Exactly how big can Chester become? That is the issue facing city planners as they seek to strike the fine balance between sustaining growth and preserving the city's special character and distinct Green Belt boundaries. ROB DEVEY investigates.
BEFORE the ink has even dried on Chester's long-awaited Local Plan, planners are thinking ahead to its successor.
The Plan could finally be adopted by councillors this month following 2004's public inquiry.
Changes to Government guidelines mean it must be followed by a new Local Development Framework (LDF), setting out a fresh blueprint for development and land-use in Chester.
The document will have major implications for homes, jobs and transport links in the city.
It will be informed by the West Cheshire and North East Wales Sub-Regional Spacial Strategy, produced by consultants for neighbouring local authorities.
Consultation on the Strategy, which recommends a policy of 'sustainable growth' for Chester, has just ended.
It earmarks unspecified land southwest of the city for a second business park.
The strategy says 6,500-7,500 new homes will be required in Chester by 2021, pointing to an annual shortfall of 400 affordable homes.
As well as backing the construction of the Western Relief Road, it talks of boosting public transport.
In a pre-emptive strike, the Campaign to Protect Rural England mailed thousands of residents, seeking support in its fight to preserve the Green Belt. Hundreds returned an enclosed postcard for the Government's attention.
But politicians and planners say the first preference is to develop available brownfield sites.
Cllr David Evans, leader of Chester City Council, said: 'The brownfield development we've been doing has been enormously successful. But there's certainly a debate to be had about where Chester goes in development terms, there's no fait accompli.
'There are those who seem to hanker after a 1950s Chester and a sleepy market town but life isn't like that. We want to see the city become a 'mustsee' European destination.
'If people want to come here it would be foolish of us to tell them they can't - providing we can find ways of accommodating them, and that doesn't necessarily have to be within the existing city limits.
'Ultimately we will get to a point when there are no more brownfield sites available and will have to make the decision 'is that enough'?'
Although another business park could boost the financial services or knowledge-based sectors, tourism and retail projects such as the Northgate Development, proposed Amphitheatre visitor centre and idea of a Chester 'Super Zoo' are to take centre stage.
And while new jobs will bring new people, not least to a city with unemployment at just 1.4%, Cllr Evans is confident the city will cope.
He said predictions of a natural decrease in population due to a falling birth rate would help to counterbalance increases arising from job opportunities.
'It's a question of growing in a sustainable way,' said Cllr Evans.
'We do not want to kill the goose that lays the golden egg.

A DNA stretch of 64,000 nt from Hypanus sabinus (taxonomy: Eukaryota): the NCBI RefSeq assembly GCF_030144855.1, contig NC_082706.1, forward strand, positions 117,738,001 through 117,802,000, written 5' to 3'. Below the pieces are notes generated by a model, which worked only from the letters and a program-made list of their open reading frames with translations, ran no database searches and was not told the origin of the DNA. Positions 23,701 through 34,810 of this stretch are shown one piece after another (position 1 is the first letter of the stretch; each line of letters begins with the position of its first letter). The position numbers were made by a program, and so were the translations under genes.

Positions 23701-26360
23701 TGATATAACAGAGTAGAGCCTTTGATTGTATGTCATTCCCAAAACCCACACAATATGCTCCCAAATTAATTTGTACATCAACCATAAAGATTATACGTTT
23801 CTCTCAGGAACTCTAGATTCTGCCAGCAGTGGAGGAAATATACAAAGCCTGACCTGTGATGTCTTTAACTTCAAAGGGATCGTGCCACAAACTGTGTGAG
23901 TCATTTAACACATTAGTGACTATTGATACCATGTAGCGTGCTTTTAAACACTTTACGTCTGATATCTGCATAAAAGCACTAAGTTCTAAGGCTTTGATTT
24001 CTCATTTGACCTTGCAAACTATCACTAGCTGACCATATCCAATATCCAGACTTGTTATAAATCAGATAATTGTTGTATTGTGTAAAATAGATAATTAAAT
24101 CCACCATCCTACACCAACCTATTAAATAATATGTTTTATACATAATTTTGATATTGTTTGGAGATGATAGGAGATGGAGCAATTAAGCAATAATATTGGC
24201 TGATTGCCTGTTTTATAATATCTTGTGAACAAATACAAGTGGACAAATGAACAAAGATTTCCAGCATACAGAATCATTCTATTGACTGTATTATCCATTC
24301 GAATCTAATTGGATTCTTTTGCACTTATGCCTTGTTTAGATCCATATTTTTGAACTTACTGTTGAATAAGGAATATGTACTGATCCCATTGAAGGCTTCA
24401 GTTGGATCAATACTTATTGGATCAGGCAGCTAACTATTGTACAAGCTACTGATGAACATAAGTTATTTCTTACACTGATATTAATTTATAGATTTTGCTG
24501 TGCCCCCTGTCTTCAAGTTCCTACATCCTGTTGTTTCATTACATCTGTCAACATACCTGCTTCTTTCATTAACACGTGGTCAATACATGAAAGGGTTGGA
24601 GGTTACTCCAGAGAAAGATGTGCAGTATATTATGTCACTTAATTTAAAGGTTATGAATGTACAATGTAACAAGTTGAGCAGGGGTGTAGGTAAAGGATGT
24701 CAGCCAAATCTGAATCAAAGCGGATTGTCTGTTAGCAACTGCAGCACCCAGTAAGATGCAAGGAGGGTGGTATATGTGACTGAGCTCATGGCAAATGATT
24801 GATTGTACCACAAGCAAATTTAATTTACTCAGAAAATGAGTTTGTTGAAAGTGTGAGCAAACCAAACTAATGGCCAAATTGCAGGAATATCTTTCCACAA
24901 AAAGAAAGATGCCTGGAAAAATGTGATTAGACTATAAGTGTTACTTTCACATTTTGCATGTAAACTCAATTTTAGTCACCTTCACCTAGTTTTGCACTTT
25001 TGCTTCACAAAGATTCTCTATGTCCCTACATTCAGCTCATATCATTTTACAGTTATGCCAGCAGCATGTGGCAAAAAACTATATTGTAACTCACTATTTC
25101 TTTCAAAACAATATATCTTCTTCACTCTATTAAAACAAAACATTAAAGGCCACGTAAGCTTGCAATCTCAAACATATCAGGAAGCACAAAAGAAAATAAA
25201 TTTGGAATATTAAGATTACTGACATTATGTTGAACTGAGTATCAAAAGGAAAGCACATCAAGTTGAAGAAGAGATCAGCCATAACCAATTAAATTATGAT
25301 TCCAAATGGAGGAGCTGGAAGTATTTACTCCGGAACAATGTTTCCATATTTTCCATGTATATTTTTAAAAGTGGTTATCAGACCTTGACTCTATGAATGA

'I don't think the view 'let's pull down the drawbridge and not allow any nasty outsiders in' is one many people in Chester would subscribe to.'
Cllr Evans is keen to get people not in work 'for a number of reasons' back into the job market.
But he admits the current public transport system is 'not good' and he is backed by Chester MP Christine Russell in demanding improvements.
Mrs Russell has doubts about the wisdom of the Western Relief Road, which is part of the county council's new Local Transport Plan but has not attracted Government funding for the next 10-year period.
'We already have part of that road in the Deva Link Road and that is already bumper to bumper,' she said.
'My view is that extensive studies would have to be done on how the relief road would affect the Sealand Basin area. There's every chance it would result in complete gridlock.'
With Chester's average house price now £189,313, Mrs Russell described the shortage of affordable homes as a 'huge issue', which could damage the city's prosperity if not addressed.
City council planning chief Andy Farrall said the requirement that 40% of homes within new developments be affordable could increase depending on how many homes it was given the go-ahead to build and land availability.
Mr Farrall said the authority would think about dropping the 'moratorium' restricting new-build depending on confirmation of new-build targets following a public inquiry into the regional spacial strategy.
He said a 1994 study, Chester: The Future of an Historic City, remained the main resource in guiding growth.
Mr Farrall said Chester was developed to the edge of its Green Belt, but there remained at least a five-year supply of brownfield development land.
Homes are set to be built on non-Green Belt green and brownfield land at the Countess of Chester Health Park and Saighton Army camp.
Green Belt sites the likeliest to face pressure for development include land off Wrexham Road and land south of Blacon bordering the River Dee, which is earmarked for employment.
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